Export controls and ERP systems: uncovering weaknesses, finding solutions

By Nye Longman
Companies that engage in international trade rely on effective export control processes throughout their supply chain. How can ERP systems be transforme...

Companies that engage in international trade rely on effective export control processes throughout their supply chain. How can ERP systems be transformed to meet the complex requirements of export controls? A new white paper by AEB, a provider of global trade and supply chain management software, provides answers.

ERP systems are strong in the areas of production, distribution, accounting, finance, and human resources – but they reach their limits when it comes to export controls. Experience shows that export control functionalities are best managed with specialised programmes connected through standardised interfaces rather than directly in a company’s ERP system.
 

AEB’s new white paper introduces the four fundamental pillars of export controls: sanctions list screening, embargo checks, critical goods screening, and end-use checks. It details what exactly companies are required to check and what role IT systems play in ensuring global trade compliance. It also helps businesses to determine whether their ERP system is up to the export controls challenge, based on ten practical tips and a useful check list.

Does the system automatically block deliveries once certain export control parameters are met? Is it possible to launch ad-hoc queries of sanctions lists from within the ERP system (for example when entering data for new customers) and is screening automatically taking place in the background of all transactions? These – and other – questions help companies identify whether their current solution has sufficient export control functionality and whether further optimisation measures can increase security and performance.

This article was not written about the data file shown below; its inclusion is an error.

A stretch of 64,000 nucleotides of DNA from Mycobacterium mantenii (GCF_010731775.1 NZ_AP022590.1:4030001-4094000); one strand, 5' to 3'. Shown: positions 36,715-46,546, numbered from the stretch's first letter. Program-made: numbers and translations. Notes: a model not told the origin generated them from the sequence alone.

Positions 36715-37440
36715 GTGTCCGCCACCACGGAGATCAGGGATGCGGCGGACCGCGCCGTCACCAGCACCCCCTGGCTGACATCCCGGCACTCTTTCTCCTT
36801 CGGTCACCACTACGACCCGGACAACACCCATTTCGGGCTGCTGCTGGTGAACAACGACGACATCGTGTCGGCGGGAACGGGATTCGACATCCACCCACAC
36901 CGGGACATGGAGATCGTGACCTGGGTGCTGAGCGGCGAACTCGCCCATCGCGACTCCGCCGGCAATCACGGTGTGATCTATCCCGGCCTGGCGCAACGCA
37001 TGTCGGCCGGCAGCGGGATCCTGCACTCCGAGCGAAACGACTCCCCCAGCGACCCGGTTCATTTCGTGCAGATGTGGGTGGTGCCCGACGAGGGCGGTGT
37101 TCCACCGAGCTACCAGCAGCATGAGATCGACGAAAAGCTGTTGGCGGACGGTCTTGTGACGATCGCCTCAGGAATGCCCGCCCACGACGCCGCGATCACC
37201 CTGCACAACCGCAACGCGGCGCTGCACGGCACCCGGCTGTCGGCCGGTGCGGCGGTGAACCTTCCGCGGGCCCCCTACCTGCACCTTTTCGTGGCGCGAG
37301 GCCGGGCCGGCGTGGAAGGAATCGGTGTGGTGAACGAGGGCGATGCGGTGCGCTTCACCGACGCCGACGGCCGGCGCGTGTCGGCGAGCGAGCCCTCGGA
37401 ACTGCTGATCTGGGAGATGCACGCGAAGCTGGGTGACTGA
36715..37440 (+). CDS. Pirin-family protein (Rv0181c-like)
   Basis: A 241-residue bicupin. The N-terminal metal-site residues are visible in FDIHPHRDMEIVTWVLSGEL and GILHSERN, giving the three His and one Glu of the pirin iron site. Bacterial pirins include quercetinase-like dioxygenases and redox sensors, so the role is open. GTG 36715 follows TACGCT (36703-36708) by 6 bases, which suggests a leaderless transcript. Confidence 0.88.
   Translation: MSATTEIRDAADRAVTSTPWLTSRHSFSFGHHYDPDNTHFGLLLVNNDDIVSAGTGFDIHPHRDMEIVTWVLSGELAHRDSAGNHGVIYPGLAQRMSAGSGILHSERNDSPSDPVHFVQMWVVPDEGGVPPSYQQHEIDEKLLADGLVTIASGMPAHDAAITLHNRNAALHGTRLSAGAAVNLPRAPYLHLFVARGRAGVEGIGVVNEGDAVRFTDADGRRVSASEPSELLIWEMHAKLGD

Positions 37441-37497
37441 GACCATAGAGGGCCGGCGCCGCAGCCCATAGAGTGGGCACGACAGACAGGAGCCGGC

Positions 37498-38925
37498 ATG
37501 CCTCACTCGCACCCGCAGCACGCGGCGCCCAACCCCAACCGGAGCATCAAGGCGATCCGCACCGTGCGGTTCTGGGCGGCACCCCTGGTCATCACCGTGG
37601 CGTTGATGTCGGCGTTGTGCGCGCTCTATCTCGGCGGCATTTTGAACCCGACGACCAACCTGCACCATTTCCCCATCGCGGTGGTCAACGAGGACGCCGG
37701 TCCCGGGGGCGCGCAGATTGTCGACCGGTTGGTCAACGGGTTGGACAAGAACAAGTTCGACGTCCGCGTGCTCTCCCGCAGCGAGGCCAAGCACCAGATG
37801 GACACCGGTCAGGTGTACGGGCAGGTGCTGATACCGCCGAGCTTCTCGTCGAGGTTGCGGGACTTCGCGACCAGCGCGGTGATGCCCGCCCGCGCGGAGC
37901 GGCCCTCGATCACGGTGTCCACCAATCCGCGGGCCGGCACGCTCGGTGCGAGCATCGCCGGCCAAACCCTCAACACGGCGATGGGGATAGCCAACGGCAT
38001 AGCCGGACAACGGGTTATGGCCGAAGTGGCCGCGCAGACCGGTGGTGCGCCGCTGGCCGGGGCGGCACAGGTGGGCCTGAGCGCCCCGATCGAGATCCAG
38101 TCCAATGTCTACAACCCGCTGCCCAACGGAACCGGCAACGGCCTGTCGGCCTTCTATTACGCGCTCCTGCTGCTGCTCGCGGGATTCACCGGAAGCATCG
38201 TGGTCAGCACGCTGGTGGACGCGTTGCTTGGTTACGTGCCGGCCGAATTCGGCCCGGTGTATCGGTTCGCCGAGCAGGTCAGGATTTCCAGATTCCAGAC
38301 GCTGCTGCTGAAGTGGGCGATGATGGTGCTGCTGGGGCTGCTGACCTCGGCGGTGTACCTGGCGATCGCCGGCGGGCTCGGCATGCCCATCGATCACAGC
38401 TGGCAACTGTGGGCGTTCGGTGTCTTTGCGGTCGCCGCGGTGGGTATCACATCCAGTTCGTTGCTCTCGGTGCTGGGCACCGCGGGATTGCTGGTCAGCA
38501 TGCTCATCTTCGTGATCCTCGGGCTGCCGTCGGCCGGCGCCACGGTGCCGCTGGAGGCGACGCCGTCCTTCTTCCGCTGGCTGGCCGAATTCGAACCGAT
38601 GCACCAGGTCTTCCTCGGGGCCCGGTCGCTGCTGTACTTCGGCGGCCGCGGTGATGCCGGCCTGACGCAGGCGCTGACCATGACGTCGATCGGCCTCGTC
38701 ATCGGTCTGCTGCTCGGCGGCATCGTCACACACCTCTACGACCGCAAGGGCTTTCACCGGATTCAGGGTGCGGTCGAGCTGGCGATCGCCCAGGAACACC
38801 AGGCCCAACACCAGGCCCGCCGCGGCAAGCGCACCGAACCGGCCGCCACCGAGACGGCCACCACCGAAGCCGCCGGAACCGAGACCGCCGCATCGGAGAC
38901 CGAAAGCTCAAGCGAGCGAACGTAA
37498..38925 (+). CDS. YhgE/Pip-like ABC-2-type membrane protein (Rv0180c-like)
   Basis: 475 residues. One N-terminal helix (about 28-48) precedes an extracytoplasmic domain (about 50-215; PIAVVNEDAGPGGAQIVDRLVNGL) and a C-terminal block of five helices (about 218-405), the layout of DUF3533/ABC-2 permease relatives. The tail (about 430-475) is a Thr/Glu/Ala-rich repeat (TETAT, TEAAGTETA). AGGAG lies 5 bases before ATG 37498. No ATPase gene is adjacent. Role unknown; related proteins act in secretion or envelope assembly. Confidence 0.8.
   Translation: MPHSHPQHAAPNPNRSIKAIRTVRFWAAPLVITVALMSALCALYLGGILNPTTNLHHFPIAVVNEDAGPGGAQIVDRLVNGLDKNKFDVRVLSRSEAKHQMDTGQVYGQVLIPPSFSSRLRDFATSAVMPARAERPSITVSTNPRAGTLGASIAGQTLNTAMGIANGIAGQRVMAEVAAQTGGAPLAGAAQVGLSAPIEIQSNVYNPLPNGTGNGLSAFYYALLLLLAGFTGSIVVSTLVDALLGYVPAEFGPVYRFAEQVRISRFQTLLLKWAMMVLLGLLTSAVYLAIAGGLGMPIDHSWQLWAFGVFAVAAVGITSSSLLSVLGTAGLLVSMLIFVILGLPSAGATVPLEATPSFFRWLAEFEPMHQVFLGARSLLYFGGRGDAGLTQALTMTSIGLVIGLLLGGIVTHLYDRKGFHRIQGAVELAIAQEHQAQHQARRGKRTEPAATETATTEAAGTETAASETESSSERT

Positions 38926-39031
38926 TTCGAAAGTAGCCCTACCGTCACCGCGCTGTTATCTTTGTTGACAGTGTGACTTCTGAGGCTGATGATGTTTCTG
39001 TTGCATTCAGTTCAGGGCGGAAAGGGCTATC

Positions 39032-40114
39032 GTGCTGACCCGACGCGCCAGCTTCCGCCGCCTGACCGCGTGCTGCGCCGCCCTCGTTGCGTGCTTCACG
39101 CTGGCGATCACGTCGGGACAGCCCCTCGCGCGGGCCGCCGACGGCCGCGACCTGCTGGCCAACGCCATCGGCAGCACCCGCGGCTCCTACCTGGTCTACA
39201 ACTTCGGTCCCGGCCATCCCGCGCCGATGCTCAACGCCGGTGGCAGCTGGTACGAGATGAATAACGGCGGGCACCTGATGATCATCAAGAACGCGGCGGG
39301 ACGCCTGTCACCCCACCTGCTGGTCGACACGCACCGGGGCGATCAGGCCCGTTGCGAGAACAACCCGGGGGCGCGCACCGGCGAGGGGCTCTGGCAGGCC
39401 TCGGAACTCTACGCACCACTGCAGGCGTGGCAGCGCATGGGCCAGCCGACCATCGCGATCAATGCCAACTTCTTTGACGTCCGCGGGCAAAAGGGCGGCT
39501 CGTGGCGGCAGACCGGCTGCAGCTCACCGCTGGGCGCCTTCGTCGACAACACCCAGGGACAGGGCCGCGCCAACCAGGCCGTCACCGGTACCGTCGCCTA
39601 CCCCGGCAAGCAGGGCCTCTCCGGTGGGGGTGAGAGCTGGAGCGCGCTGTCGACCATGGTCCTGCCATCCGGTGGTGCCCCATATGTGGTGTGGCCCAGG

Claire Umney, General Manager at AEB (International) Ltd, said: “ERP systems are generalists among IT solutions. Their strength lies in data management across individual business units, which provides users quick access to relevant business transactions and analyses. The disadvantage in certain areas, however, is that specific functionality is lacking required functional depth – this applies specifically to the complex area of global trade.
 

“There are no ERP systems offering effective, off-the-shelf export control functionality. But for businesses that are active on an international level, it’s become ever more crucial to embed effective export controls within their own processes. Legal consequences in case of regulatory violations can hit companies severely, and additional impacts outside of penalties may include the cessation of customs simplifications, delivery delays, reputational damage, and loss of consumer confidence.

“We hope our white paper helps companies identify the best option for them to ensure export control compliance and process efficiency.”

AEB’s white paper “Transforming your ERP system into an export powerhouse”, including a check list, can be downloaded free of charge at www.aeb.com/uk/media/white-paper-export-powerhouse.php

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